So I have finally overcome my laziness and finished this site. The idea for a personal standalone blog came to me almost a year ago when I bought this domain. Now at last I've made something that I'm not very ashamed to show others.
I pursued a few reasons when I decided to move from cozy and curated Wordpress/Blogger-like environment into the wild. Primarily, I want to be able to prepare posts using an editor instead of a browser. Second, I want my articles to be stored as files rather than some database entries. Finally, managing your stuff personally gives you much more freedom in manipulating it.
For now, I migrated some of the articles from my previous blog. Eventually I'll move them all and, of course, will write new articles (my stash of ideas is full as ever). I sincerely hope you will enjoy this blog and will come here from time to time.
Software behind Bytopia
OpenShift by RedHat is a free Platform as a Service solution that supports many application servers for different languages as well as allows you to experiment with frameworks not yet supported. Right now I use it just as a free hosting for website and Juvia (see below) but my plans include OpenShift as a cloud platform for a more complex web application.
Static is a simple static blog generator written by Nurullah Akkaya in Clojure. I chose this exact blog generator instead of Jekyll and the like for the following reasons:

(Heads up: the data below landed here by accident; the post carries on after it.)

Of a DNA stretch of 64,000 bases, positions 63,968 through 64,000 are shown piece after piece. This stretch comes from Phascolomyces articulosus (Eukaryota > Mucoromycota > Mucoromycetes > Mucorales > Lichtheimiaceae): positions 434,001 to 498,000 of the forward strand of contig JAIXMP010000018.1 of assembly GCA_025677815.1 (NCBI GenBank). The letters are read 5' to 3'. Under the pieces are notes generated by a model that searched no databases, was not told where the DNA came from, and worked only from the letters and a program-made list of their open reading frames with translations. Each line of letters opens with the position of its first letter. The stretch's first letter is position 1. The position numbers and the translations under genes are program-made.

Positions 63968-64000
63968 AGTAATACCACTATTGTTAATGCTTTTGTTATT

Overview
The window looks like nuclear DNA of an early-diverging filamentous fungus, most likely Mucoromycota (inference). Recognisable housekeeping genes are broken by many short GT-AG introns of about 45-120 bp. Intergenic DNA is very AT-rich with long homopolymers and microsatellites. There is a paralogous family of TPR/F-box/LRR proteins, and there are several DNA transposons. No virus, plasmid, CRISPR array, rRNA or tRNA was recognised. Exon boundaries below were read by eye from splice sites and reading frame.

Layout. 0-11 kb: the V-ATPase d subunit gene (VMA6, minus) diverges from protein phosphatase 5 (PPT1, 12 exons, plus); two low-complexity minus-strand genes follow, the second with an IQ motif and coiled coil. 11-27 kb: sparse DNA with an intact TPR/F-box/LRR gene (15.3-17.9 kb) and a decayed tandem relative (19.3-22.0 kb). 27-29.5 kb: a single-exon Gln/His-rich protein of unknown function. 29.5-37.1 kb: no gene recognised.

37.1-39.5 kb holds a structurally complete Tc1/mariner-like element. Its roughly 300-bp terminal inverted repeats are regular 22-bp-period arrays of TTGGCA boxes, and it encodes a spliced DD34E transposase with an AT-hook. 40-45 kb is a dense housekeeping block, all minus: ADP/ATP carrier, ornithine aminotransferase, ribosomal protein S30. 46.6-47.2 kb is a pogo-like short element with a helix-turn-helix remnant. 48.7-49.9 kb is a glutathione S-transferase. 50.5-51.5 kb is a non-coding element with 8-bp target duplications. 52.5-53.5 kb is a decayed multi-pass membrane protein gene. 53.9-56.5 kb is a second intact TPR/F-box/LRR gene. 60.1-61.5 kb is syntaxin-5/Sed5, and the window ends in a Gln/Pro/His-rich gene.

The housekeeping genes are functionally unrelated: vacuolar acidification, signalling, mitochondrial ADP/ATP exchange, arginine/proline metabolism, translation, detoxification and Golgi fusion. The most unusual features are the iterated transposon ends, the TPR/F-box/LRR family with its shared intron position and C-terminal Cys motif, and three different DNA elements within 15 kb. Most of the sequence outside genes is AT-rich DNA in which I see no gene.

- Static supports generation from org-mode files.
- It uses Emacs for transforming org-files into HTML. Confusing at first, this method is very elegant and effective. For instance, I get code highlighting for free — Emacs highlights code in resulting HTML itself.
- It is written in Clojure, so it was very easy for me to add some extra functionality. Also Hiccup (generates HTML from Clojure data structures) is used for templating which almost entirely reduces the pain of writing HTML.
- Static is very small — only 400 SLOC, so I was able to comprehend its codebase in one evening.
Emacs and org-mode
org-mode is a wonderful tool for taking notes, scheduling tasks and events and writing. The text you enter can be easily structured and navigated, special tags allow embedding code that is automatically highlighted in the end. Emacs is simply the best text editor, nuff said.
Comments are managed by Juvia — GPL-licensed commenting server. It is somewhat similar to Disqus but you need to host it yourself. My Juvia instance runs on OpenShift as well. Not much else to say here except that Juvia is very AJAX-oriented, has a nice admin panel, supports gravatars, doesn't require registration to comment (a huge advantage over Disqus!) and allows Markdown in comments.